Halsey on Her Life-Changing 2015: 'I Was Becoming the Click-Bait of the Year'

David X Prutting/BFA
"It has gotten to the point where simply stating facts feels like I'm being arrogant," says Halsey, 21.

I don't know how to wrap my brain around anything that has happened in the past year. Every time I think the craziest thing ever happened to me, something crazier happens -- whether it's Badlands debuting at No. 2 [on the Billboard 200 in September] or selling out Madison Square Garden in New York. It has gotten to the point where simply stating facts feels like I'm being arrogant.

It happened so fast. I moved into my apartment in Los Angeles in March, right around the time I was supposed to deliver the album. I just became obsessed; Badlands became my life. I had an air mattress, no furniture, nothing. There were just dry-erase boards and pieces of paper. It looked like inspiration art at a serial killer's house.

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"New Americana" is very much of this generation. We kind of make fun of ourselves. I made it as click-bait-y, nursery rhyme-y as I could. I was making this comment on how we have this click-bait culture, but a lot of people took it seriously, like, "Wow, she's being so buzzword-y!" Ding, ding, ding -- that's on purpose! People missed the intent, and then I watched the irony of that song growing as I turned into a click-bait-y wormhole where everything I was making fun of in the song were things that I was becoming in the eyes of the media.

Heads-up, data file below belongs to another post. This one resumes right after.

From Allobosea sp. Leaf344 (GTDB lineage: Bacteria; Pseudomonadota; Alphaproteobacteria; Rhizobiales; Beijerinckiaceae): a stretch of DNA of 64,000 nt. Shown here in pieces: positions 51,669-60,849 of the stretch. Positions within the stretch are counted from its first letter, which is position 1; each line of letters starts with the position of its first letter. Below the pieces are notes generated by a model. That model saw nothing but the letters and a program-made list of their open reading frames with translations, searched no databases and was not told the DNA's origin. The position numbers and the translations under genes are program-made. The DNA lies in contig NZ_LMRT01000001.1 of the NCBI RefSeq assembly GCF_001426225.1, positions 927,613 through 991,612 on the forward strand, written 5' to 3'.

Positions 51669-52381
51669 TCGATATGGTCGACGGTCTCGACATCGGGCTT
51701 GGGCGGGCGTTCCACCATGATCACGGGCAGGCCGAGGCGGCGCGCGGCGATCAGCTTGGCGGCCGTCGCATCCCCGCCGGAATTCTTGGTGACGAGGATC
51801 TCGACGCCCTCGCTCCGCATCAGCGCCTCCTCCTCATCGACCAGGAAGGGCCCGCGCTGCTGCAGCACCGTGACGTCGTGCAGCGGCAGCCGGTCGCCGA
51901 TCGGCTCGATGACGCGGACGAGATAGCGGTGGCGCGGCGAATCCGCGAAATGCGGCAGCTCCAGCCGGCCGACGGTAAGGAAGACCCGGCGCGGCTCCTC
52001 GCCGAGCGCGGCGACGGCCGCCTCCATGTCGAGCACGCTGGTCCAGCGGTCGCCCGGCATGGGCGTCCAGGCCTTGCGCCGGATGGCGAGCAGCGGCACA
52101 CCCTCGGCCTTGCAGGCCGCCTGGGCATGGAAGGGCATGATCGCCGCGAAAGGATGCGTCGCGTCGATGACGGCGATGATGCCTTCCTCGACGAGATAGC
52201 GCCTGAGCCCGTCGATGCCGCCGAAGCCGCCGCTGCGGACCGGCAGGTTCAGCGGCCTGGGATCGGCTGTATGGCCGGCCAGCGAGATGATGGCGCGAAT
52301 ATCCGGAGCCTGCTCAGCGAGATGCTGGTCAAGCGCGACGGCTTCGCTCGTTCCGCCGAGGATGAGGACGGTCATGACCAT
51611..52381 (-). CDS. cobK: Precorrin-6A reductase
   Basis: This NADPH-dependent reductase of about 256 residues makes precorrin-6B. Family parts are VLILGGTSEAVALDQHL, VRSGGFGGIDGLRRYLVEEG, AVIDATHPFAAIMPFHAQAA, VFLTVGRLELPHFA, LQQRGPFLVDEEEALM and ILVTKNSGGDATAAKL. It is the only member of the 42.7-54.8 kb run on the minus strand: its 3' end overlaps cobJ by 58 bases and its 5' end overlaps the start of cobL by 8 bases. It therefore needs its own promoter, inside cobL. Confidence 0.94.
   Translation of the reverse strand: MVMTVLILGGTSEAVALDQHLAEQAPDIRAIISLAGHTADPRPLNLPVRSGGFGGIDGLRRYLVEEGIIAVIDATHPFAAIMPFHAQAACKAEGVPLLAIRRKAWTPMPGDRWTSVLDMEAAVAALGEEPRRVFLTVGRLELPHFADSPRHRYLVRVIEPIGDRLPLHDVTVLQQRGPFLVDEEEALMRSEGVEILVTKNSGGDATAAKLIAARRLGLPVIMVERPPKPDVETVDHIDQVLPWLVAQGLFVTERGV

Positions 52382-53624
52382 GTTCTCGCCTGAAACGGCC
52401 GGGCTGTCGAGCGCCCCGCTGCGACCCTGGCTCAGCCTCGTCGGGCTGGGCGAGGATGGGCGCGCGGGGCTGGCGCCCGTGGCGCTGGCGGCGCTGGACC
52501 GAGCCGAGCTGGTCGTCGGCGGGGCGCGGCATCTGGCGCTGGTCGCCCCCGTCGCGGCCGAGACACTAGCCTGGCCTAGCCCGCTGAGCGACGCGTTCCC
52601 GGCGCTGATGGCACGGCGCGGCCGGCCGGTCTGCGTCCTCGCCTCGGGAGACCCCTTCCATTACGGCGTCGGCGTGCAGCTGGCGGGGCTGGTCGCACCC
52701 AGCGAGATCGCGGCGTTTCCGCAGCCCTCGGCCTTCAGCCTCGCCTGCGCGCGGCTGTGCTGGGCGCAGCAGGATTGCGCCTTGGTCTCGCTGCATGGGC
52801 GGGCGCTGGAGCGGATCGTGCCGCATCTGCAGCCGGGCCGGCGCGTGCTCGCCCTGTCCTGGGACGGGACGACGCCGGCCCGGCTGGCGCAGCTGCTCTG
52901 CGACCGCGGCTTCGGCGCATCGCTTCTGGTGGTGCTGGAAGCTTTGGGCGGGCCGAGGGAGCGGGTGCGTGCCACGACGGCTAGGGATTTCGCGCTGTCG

I'm lucky I have those people that'll ask, "Are you OK?" Dan Reynolds from Imagine Dragons would stop me in the hallway when I was on tour with them and be like, "Are you sleeping? You can't do radio before noon. Don't eat after 10 p.m. -- you'll get acid reflux." Totally being my dad.

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If I reacted with a normal amount of emotion, I would probably spontaneously combust. You numb yourself so you're not terrified when you're on TV at 7 o'clock in the morning with Justin Bieber, who you just met a couple of days before, having to perform in front of millions of people.

When you're an artist, you're expected to describe yourself in interviews every day in five words. It's like, what does that do for your psyche? It dwindles you down to those five words, and the five everyone has been using to describe me are "bisexual," "biracial," "bipolar," "brash" and "opinionated." I had to fight tooth and nail out of that -- I was becoming the click-bait of the year.

*As told to Ray Rogers

Billboard Year in Music 2015

This story originally appeared in the Dec. 19 issue of Billboard.